This is a slow novel. It is, like the Victorian literature it is aping, structured as though it was being serialized and the author was paid by the page. Linguistically sharp and in the Victorian mode, this is a novel about the return of English Magic, and long-lost connections to Faerie. It is also about human folly despite intent–how we treat each other well (or don’t), how we hurt each other (or don’t), and the ways in which we feel safe (or don’t), all exacerbated by magical access.

This is not a plot heavy work; big battle scenes are not laid out in great detail, and much of the magic is described through the perspective of the caster. For Norrell, it’s a lot of dry scholarly references; for Strange, it it instinct and effect, with little explanation of the mechanisms. The central conflict of the novel is that neither Norrell nor Strange can be happy or truly effective without the other’s approach to magic, despite the fact that they do not get on particularly well.

So, if you are looking for something contemplative and slow, with a lot of wry commentary on human nature, this is for you. If you want whiz-bang action, not so much.

I reread Middlemarch every 10 years or so, and get something different from it every time. I suspect this novel has the same capacity, but I won’t be able to tell for another decade.

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Extra! – Gallifrey One Love

New Verity! Extra!

verityextragally2017It’s our annual recorded-live-in-person Gallifrey One Extra! Join Deb, Erika, and Katrina as we tiredly gush over how lovely this year’s Gally has been.

Were you at Gally this year? Please share your fond memories in the comments!


Download or listen now (runtime 32:03) 

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Verity! Episode 129 – The Doctor as a Valentine

New Verity!

verityepisode129No, we’re not talking about the Black Guardian, it’s (just past) Valentine’s Day! Join Deb, Erika, Lynne, and Tansy as we celebrate the holiday-of-love by discussing the Doctor as a romantic figure. Not all of us are equally comfortable with that notion, but as always, that leads to a fascinating discussion.

What are your thoughts on the Doctor as a heart-throb? Let us know in the comments!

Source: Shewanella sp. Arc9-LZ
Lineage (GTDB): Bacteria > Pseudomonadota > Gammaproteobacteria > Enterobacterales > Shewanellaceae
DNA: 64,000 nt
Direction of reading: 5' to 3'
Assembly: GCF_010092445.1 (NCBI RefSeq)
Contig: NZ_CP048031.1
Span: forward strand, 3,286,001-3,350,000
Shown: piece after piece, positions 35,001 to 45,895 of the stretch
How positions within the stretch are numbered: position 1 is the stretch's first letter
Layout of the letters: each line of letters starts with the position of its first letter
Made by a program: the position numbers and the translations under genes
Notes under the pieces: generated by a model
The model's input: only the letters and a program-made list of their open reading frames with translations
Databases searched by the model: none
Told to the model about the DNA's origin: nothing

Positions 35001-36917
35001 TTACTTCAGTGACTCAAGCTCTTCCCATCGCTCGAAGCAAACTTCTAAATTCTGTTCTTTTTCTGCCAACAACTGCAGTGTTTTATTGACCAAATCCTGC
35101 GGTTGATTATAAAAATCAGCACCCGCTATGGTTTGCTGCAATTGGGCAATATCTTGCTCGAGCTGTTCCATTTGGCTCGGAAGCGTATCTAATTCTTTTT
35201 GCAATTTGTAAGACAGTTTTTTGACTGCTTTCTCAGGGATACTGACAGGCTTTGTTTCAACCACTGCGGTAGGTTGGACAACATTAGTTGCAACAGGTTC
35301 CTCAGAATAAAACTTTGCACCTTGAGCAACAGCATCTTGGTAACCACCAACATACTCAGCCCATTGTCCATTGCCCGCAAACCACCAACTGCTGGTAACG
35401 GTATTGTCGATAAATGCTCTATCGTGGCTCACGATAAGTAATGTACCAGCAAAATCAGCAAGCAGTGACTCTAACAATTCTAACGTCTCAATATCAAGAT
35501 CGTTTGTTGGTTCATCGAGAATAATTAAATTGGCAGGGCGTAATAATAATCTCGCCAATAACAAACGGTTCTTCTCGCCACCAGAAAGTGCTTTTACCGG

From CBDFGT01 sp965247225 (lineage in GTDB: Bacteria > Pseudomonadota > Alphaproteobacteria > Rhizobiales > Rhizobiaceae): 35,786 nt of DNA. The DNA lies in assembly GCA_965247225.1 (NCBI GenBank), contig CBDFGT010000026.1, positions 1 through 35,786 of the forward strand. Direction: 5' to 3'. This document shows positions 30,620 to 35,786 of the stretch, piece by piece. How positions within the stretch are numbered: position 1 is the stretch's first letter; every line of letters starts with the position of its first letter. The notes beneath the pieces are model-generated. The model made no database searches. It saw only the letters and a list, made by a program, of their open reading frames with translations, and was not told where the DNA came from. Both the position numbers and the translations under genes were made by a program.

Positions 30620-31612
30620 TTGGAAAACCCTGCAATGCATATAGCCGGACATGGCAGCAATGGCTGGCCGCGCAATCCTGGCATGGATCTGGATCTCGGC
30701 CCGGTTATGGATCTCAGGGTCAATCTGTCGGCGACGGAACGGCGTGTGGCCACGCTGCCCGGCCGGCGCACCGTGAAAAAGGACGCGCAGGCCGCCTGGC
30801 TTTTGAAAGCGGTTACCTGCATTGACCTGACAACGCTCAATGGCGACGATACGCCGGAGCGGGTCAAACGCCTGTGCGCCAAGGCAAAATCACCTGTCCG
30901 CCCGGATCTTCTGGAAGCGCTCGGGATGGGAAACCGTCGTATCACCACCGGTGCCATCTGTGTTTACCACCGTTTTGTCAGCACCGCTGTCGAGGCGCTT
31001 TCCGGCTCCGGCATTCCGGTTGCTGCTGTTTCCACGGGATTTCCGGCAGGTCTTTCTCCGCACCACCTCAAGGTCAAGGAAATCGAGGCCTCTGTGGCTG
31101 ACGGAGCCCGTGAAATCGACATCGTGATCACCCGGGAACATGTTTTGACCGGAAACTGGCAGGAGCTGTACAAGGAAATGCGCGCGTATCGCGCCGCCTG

Also covered:

Bonus links:
Erika’s Gally schedule
Kat’s Gally schedule

Download or listen now (runtime 1:13:07) 

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Episode 128 – Lynne’s Love: Frocks and Fireplaces

New Verity! In which I GUSH about Girl in the Fireplace, my fave story ever.

verityepisode128It’s high time we started on the love part of our year of love and lasts. Join Deb, Erika, Liz, and Lynne as we cover Lynne’s love, “The Girl in the Fireplace”. Liz and Deb do some LJ fanthropology, Erika has a change of heart, and Lynne gushes about France and frocks. Of course we do our usual random-tangent thing too. X-men fighting leprechauns, anyone?

What did (and do) you think of this ep? Do you love it like Lynne or hate it like an old-school Rose/10 shipper? Or somewhere in between? Let us know in the comments!


Also covered:

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Book review: Valentine Rogues

Valentine RoguesValentine Rogues by Cindy Holbrook

My rating: 3 of 5 stars

Finished this yesterday.

Once in a while, I will read an Old Skool style romance to remind me of why I prefer newer, more inclusive romance. This collection of novellas from around 2000 (which I totally grabbed from my pile of free stuff from a friend because LOOK AT THAT COVER) is a good example. It’s mostly fine, but there are little things that kick me out because the stuff I tend to prefer Doesn’t Do That Anymore.

So, for instance, secondary characters in a couple of these were kind of cardboard. I tend to enjoy the any-point-of-entry group series (sets of siblings or friends who all get their own books), so thin secondary characters irritate me now.